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Theodore W. Allen

Theodore W. Allen (1919–2005) was an anti–white supremacist, working-class intellectual and activist who began his pioneering work on "white skin privilege" and "white race" privilege in 1965. He co-authored the influential White Blindspot (1967), authored "Can White <del>Workers</del> Radicals Be Radicalized?" (1969), and wrote the ground-breaking Class Struggle and the Origin of Racial Slavery: The Invention of the White Race (1975) before publication of his seminal two-volume classic The Invention of the White Race (1994, 1997).

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  • Django Unchained and Lincoln: A reading list on race, plus your chance to win 3 titles

    Out in the UK this month, Quentin Tarantino's Django Unchained and Steven Speilberg's Lincoln has energized interest in a period of American history defined by race. Rather than make our own critiques or slap downs, we present these books to fill the gaps left by Hollywood.

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  • "We are black..."—Verso books for Black History Month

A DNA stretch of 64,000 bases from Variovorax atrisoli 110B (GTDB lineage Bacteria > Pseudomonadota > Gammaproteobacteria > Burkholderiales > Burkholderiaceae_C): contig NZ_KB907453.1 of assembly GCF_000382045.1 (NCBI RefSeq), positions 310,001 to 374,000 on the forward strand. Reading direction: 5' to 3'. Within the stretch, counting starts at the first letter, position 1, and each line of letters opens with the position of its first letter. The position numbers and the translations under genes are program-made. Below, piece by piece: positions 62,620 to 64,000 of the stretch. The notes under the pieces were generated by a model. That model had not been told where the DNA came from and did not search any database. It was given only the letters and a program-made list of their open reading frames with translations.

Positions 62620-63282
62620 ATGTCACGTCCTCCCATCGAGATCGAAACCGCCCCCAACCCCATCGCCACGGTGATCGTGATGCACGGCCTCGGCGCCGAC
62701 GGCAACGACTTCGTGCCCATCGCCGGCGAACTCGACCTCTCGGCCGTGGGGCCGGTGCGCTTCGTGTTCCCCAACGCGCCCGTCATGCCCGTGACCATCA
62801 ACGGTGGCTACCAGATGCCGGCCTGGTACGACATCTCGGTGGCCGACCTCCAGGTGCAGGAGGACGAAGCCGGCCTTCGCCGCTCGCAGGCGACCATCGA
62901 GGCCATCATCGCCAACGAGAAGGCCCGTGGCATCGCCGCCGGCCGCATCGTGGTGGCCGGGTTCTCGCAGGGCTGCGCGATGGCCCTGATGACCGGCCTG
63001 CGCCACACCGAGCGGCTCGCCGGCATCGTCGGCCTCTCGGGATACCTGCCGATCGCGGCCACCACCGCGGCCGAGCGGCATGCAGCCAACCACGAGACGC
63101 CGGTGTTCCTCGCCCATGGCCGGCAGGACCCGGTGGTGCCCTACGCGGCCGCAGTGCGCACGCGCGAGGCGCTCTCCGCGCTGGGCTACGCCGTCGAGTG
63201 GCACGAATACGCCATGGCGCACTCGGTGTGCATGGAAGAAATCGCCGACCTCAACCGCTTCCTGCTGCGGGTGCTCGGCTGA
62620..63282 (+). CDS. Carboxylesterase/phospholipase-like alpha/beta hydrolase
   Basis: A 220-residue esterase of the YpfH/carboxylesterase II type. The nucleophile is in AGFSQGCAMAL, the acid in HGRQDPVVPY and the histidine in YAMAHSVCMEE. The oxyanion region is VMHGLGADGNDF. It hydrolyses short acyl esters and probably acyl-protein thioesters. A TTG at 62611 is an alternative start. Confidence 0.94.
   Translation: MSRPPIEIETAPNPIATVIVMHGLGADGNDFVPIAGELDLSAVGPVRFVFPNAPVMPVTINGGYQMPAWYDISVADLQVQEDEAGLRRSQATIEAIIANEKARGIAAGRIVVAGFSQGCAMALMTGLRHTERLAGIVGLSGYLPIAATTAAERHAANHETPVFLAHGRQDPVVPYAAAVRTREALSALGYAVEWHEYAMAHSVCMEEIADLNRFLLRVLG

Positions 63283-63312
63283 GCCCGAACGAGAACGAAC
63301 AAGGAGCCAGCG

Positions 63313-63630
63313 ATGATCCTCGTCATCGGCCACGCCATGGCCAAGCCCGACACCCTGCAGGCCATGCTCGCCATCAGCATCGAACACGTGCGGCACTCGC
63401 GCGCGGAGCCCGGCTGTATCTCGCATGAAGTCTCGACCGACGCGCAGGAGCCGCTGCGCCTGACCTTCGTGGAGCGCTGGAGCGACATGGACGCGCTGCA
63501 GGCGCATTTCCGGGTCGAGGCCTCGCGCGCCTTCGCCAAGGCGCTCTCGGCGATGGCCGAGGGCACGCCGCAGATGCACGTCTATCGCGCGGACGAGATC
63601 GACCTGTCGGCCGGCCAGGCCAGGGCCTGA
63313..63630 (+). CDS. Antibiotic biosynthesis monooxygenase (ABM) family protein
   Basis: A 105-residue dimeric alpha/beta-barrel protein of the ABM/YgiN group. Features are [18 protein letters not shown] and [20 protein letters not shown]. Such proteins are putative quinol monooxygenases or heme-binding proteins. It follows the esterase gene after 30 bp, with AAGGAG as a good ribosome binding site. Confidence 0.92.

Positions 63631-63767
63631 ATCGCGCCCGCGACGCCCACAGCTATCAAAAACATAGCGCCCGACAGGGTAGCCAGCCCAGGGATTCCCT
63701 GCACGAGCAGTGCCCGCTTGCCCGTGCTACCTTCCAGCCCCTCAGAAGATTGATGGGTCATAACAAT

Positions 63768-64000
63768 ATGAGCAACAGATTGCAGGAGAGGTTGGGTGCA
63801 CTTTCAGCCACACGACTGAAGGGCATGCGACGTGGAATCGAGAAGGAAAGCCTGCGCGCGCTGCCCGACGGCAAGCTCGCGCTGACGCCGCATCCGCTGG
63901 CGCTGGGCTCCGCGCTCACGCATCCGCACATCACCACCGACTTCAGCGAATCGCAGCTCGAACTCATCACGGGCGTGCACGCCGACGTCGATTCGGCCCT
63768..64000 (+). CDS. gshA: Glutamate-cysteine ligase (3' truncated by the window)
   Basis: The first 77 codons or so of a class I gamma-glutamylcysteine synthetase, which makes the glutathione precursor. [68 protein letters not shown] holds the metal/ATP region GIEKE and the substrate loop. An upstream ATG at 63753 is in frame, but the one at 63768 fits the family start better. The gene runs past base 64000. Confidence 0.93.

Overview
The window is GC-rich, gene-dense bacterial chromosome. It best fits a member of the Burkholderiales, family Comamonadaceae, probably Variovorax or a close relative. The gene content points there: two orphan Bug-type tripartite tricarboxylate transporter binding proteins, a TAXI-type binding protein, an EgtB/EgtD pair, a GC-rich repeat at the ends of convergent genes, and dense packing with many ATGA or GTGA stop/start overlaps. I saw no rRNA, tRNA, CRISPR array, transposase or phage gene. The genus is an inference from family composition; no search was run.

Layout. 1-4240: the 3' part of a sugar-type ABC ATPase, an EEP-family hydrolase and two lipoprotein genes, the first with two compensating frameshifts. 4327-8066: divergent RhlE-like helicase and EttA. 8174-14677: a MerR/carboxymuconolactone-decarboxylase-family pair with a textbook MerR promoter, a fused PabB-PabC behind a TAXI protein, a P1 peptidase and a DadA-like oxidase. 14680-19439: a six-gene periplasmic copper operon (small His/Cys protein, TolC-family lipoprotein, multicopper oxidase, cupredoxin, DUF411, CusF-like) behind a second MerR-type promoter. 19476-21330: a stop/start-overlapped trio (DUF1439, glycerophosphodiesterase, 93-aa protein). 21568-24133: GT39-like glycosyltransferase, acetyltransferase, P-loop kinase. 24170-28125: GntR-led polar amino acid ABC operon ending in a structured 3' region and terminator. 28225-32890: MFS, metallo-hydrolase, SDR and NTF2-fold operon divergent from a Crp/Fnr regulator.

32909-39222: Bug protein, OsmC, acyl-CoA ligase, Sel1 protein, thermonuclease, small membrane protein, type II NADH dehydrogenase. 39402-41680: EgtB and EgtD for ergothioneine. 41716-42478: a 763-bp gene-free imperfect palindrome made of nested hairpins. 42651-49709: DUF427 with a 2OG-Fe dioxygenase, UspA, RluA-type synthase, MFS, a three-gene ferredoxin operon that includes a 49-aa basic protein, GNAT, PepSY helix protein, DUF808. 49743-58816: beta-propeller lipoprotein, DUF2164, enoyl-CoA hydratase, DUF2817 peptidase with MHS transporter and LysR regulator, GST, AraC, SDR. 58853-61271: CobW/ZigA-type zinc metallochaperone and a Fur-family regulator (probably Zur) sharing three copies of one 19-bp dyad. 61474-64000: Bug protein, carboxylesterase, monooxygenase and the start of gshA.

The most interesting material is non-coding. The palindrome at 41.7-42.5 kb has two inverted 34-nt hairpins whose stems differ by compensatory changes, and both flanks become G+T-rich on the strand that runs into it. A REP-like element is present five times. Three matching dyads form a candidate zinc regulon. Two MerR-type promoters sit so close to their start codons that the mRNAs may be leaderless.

We are black, it is true, but tell us, gentlemen, you who are so judicious, what is the law that says that the black man must belong to and be the property of the white man? ... Yes, gentleman, we are free like you, and it is only by your avarice and our ignorance that anyone is still held in slavery up to this day, and we can neither see nor find the right that you pretend to have over us ... We are your equals then, by natural right, and if nature pleases itself to diversify colours within the human race, it is not a crime to be born black nor an advantage to be white.

    This excerpt is from a letter written in July 1792 by the leaders of the revolution of Haitian slaves. The letter has been republished in the collection of writings of the black leader Toussaint L'Overture, The Haitian Revolution, which includes also the correspondence between him and Napoleon Bonaparte. In the late eighteenth century, Toussaint L'Overture and his supporters established the first black republic in the world.

    In the United Kingdom, October is Black History Month. The celebration was originally introduced in 1926 on the initiative of Carter G. Woodson, the editor of the Journal of Negro History. In 2007, no fewer than 6,000 events were held in the UK as part of its programme. Here are some key Verso titles past and present that are relevant to the study and celebration of African and Caribbean history.

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